Mrs. Lim said goodbye without the fanfare that had accompanied Mr. Lim’s departure from the underworld. Ah Fong, Ling Mo, and a few other old friends followed her to Meng Por’s pavilion at the edge of the chasm. They had to wait in a long queue, during which her friends tried to persuade her to not leave. After all, didn’t Mrs. Lim have some of the best real estate in the Underworld? Without her there to enjoy it, the property would fade, unused cosmic energy returning to other states. Mrs. Lim felt that her friends secretly wanted to keep enjoying her things.
“Are you sure?” Ah Fong burst out, when it was finally Mrs. Lim’s turn.
“Yes,” Mrs. Lim said firmly.
“But your kids—!”
Then she stepped up to Meng Por’s table to take the proffered cup.
ABOUT THE AUTHOR
Jaymee Goh is a writer of fiction, poetry, and academese. She is currently a PhD Candidate at the University of California, Riverside where she is affiliated with Science Fiction and Technoculture Studies and Southeast Asia: Text, Ritual and Performance. Her work has been published in Expanded Horizons, Stone Telling, and Crossed Genres. She is an editor of The Sea is Ours: Tales of Steampunk Southeast Asia (Rosarium Publishing). She has written on racialized and postcolonial steampunk for the WisCon Chronicles (Aqueduct Press), co-written an essay on steampunk fashion and race for Fashion Talks (SUNY Press), and contributed to Tor.com, Racialicious.com, the Apex Book Company Blog, Beyond Victoriana.com, and Steampunk III: Revolution (Tachyon Publications). She tweets a lot: @jhameia.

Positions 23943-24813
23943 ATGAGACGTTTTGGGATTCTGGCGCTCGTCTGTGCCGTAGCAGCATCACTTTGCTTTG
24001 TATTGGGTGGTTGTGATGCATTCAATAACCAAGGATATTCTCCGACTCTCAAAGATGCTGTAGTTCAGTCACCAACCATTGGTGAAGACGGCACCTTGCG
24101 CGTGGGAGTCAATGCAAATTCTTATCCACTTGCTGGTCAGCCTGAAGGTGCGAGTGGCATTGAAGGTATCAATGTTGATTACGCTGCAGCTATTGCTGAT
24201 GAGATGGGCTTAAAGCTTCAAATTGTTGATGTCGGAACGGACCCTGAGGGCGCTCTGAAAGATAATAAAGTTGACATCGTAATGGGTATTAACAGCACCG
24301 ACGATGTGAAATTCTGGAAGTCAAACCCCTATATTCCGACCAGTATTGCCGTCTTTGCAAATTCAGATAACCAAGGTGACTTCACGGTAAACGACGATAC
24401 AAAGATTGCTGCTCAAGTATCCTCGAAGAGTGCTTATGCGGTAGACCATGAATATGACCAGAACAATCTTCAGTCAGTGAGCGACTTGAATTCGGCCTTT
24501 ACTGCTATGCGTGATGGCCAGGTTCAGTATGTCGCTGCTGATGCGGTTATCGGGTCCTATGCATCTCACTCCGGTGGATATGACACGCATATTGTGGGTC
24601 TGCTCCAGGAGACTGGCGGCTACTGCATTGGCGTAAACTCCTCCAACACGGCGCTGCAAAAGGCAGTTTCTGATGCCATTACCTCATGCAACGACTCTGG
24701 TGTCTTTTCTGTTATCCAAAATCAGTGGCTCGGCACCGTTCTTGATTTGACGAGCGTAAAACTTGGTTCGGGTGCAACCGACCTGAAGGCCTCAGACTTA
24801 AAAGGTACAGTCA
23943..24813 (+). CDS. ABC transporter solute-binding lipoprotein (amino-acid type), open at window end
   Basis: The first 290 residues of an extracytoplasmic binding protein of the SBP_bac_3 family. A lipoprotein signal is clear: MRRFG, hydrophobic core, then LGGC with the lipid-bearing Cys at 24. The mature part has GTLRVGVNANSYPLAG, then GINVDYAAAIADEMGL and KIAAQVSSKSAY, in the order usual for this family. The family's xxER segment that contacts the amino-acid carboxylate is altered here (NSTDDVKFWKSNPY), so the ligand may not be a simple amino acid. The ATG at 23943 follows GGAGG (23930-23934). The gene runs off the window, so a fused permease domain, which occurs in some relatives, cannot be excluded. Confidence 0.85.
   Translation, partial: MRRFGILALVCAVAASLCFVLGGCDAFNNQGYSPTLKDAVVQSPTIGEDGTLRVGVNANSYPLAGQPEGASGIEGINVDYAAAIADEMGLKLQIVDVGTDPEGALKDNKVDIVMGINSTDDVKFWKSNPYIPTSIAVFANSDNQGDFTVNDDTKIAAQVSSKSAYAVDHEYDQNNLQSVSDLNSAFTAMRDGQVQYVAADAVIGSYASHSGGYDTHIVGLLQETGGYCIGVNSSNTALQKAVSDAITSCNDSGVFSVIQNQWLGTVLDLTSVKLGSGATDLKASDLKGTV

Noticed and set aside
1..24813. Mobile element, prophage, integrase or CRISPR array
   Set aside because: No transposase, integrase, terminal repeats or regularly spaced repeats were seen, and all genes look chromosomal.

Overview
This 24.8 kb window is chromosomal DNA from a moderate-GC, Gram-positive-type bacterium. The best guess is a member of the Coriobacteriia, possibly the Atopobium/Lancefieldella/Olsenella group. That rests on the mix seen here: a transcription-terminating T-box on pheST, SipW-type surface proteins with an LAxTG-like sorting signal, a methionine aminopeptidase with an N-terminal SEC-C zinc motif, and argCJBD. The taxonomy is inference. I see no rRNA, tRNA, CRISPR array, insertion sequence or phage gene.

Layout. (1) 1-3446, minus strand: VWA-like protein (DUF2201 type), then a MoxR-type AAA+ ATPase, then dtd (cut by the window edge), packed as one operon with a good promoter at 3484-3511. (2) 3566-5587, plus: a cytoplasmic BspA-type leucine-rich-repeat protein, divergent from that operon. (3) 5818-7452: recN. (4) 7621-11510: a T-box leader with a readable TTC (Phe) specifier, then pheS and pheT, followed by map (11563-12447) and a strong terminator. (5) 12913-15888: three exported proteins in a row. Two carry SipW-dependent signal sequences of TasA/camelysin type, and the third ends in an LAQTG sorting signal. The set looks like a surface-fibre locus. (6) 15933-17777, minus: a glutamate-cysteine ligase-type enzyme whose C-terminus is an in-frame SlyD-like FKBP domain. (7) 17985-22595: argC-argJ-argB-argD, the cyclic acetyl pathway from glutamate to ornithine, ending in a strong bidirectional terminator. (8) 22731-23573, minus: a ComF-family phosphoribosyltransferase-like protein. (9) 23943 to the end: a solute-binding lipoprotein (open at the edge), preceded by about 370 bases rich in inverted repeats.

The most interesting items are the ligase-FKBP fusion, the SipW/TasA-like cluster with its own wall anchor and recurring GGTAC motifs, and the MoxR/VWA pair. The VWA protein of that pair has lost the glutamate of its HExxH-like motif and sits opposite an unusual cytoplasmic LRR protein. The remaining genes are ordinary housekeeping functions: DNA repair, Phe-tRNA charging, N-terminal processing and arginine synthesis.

Please visit Lightspeed Magazine to read more great science fiction and fantasy. This story first appeared in the September 2017 issue, which features eight science fiction and fantasy short stories, plus a novella, nonfiction, and novel excerpts. This issue also contains work by Marissa Lingen, Tamsyn Muir, Timothy Mudie, Tony Ballantyne, Genevieve Valentine, Tobias S. Buckell, Giovanni De Feo, and more. You can wait for most of this month’s contents to be serialized online, or you can buy the whole issue right now in convenient ebook format for just $3.99, or subscribe to the ebook edition at a discounted rate via the link below.